Having conducted its own careful review of the entire body of evidence now available to this Court, this Court cannot say that Judge Fines' attorney's fees calculations were "clearly erroneous." The Court FINDS that the attorney's fees awarded by Judge Fines are reasonable pursuant to 11 U.S.C. § 506(b), and AFFIRMS both of Judge Fines' awards of attorney's fees -- the award in the amount of $10,000 and the award in the amount of $14,028.54.

Issue Two: Whether the late fees charged on the Class 2 Claim constitute an unenforceable penalty under Illinois law.

The question as to whether the late fees constitute an unenforceable penalty is one of law, that this Court must review de novo. Checkers Eight Ltd. Partnership v. Hawkins, 241 F.3d 558, 562 (7th Cir. 2001)("whether a contractual provision is a penalty clause that is unenforceable under Illinois law is an issue of law that we review de novo"); Penske Truck Leasing Co. v. Chemetco, Inc., 725 N.E.2d 13, 311 Ill.App.3d 447, 454 (Ill. 5th Dist. 2000) ("whether a contractual provision for damages is a valid liquidated damages provision or a penalty clause is a question of law").

The late fees in this case arise from two separate assessments, the first being a 5% assessment on a $65,074.90 payment due but not paid on April 15, 2005. The second assessment arose from a 5% assessment on a $587,054.41 balloon payment which represented the entire balance then due on the note. The basis for these late fees is the promissory note which underlies U.S. Mortgage's claim, which states "[i]f a payment is 10 days or more late, Borrower will be charged 5.000% of the regularly scheduled payment" (Doc. 99, bankr. case, p.3). Notably, this cost-of-money provision clearly is not dependent on the length of the delay in payment and is simply a flat 5% levy.

Under Illinois law, in the situation now before the Court, a cost-of-money provision not dependent on the length of delay of repayment -- one that is simply a flat percentage levy -- cannot escape the "penalty" label. Garcia v. Canan, 851 F.Supp. 327, 329 (Dist. N.D. Ill. 1994) (citing United Order of American Bricklayers v. Thorleif Larsen & Sons, 519 F.2d 331 (7th Cir. 1975). Although U.S. Mortgage argues otherwise, this Court finds that the facts and policy concerns that the courts in Garcia and United Order of American Bricklayers were faced with are indistinguishable in any material respect from the facts and policy concerns now before this Court. Moreover, U.S. Mortgage has not presented to this Court any precedent to show that the provision that the Court now considers should not be considered a penalty under the facts and circumstances of the present matter. Accordingly, this Court FINDS that the late-fee provision in the promissory note in this case is a penalty, and is not enforceable under Illinois law.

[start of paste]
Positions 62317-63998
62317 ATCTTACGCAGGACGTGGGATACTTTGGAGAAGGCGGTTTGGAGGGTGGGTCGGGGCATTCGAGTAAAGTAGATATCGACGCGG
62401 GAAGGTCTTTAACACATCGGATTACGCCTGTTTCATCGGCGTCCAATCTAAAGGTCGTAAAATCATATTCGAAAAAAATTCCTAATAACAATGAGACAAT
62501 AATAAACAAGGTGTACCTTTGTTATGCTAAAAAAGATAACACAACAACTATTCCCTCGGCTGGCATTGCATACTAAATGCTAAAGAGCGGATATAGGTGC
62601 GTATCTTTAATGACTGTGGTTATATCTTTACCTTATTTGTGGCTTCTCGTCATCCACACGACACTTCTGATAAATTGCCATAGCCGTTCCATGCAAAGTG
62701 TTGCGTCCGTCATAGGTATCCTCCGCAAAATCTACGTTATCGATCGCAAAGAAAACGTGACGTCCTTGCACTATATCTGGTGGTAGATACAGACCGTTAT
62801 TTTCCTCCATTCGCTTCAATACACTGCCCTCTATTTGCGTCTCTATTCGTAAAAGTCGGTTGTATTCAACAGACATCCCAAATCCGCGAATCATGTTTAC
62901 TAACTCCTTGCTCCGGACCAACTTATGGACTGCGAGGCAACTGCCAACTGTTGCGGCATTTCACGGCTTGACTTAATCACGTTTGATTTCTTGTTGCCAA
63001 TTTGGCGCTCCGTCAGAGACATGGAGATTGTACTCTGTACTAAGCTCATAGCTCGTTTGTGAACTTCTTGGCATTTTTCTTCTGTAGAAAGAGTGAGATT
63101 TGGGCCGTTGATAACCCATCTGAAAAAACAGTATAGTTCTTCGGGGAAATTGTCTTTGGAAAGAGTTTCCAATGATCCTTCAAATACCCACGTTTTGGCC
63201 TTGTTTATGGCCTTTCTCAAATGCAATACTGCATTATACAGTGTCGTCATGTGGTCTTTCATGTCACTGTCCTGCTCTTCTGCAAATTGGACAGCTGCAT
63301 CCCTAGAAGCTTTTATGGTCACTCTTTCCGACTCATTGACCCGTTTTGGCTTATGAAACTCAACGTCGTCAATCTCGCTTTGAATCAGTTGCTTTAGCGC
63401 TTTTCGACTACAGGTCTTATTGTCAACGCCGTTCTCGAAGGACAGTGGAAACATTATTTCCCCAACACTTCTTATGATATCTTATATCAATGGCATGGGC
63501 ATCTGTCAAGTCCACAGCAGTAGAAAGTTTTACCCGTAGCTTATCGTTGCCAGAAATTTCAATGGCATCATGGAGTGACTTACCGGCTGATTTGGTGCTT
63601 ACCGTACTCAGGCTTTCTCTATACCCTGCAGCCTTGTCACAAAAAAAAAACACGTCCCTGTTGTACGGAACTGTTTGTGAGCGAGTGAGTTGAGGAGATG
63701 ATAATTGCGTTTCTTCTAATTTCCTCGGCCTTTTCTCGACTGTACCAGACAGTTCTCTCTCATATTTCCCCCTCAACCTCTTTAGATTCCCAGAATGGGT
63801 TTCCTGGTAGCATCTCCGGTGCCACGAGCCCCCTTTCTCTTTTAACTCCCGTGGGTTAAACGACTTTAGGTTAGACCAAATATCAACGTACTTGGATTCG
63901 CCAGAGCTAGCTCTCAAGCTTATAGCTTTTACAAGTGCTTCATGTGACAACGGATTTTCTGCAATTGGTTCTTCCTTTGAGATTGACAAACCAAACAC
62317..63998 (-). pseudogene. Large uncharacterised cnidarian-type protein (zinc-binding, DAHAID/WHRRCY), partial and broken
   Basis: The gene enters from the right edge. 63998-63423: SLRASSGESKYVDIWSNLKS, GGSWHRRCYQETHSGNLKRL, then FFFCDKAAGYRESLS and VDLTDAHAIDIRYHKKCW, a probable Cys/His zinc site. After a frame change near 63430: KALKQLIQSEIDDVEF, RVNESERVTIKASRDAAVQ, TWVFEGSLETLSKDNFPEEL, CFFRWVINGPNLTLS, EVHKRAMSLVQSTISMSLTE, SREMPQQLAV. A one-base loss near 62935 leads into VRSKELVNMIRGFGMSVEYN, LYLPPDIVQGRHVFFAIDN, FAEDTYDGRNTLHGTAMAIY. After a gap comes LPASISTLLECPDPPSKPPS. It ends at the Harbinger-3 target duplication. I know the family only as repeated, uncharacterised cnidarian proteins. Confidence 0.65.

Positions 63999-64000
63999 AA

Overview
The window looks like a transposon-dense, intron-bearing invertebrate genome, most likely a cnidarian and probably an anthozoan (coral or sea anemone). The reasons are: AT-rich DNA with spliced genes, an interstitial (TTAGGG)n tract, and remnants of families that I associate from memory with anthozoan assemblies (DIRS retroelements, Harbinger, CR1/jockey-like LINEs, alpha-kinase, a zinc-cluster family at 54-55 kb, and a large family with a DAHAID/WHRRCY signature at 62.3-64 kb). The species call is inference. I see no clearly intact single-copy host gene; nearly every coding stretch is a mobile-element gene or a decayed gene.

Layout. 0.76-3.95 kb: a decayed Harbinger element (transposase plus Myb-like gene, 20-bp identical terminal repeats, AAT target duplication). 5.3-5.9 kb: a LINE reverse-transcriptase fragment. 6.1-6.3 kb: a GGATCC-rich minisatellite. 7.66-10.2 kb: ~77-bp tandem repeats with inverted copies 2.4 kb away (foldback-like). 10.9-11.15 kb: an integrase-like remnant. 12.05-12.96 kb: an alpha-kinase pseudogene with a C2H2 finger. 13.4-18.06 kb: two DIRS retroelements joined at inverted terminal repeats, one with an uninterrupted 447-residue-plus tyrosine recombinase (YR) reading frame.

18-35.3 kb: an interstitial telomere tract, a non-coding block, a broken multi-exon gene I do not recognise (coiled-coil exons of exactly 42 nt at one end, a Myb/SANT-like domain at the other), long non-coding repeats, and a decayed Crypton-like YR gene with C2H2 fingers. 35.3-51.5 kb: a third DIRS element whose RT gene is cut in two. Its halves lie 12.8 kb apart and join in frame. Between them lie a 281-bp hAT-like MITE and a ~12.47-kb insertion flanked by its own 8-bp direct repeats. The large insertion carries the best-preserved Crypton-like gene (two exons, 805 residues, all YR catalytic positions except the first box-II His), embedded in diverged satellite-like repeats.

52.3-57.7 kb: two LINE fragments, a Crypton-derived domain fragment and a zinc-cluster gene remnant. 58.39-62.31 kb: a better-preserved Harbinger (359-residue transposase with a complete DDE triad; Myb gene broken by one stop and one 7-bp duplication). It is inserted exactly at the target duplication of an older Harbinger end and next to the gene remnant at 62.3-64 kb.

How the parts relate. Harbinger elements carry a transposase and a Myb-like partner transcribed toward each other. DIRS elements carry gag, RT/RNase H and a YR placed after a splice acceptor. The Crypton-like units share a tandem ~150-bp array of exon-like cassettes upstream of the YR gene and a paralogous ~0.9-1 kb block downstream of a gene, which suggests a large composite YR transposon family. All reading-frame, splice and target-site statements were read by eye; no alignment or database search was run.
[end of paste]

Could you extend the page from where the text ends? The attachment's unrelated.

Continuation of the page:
Issue Three: Whether the late fees awarded on the Class 2 Claim were reasonable as required by 11 U.S.C.A. § 506(b).

11 U.S.C. § 506(b) states:

(b) To the extent that an allowed secured claim is secured by property the value of which, after any recovery under subsection

(c) of this section, is greater than the amount of such claim, there shall be allowed to the holder of such claim, interest on such claim, and any reasonable fees, costs, or charges provided for under the agreement or state statute under which such claim arose.

11 U.S.C. § 506(b)(emphasis added).

Section 506(b) specifically states that not only must fees be "reasonable," they must also be "provided for under the agreement or state statute under which such claim arose." Id. Clearly, then, § 506(b) imposes two requirements for the collection of an additional charge by an over-secured creditor: (1) the charge must be reasonable, and (2) the charge must be provided for in the agreement or state statute under which such claim arose.See, e.g., Joseph F. Sanson Investment Co. v. 268 Limited, 789 F.2d 674, 676-78 (9th Cir. 1986).

As this Court has already determined, the late fees sought by U.S. Mortgage constitute an unenforceable penalty under Illinois law. Consequently, the Court finds that the late fees are not legally "provided for" under the terms of the underlying promissory note, the bankruptcy Court's Chapter 12 reorganization plan, or Illinois law.Therefore, this Court need not determine whether or to what extent a reasonable liquidated damages award may be allowable under § 506(b), and the Court hereby REVERSES the bankruptcy Court's award of late fees in its entirety.

Conclusion

For the foregoing reasons, this Court AFFIRMS those Orders entered by U.S. Bankruptcy Judge Gerald R. Fines on December 7, 2004 to the extent those Orders order the Heaths to pay a total of $24,028.54 in attorney's fees. The Court REVERSES Judge Fines' Orders to the extent that Judge Fines ordered the Heaths to pay U.S. Mortgage a total of $32,606.47 in late fees.

IT IS SO ORDERED.

MICHAEL J. REAGAN United States District Judge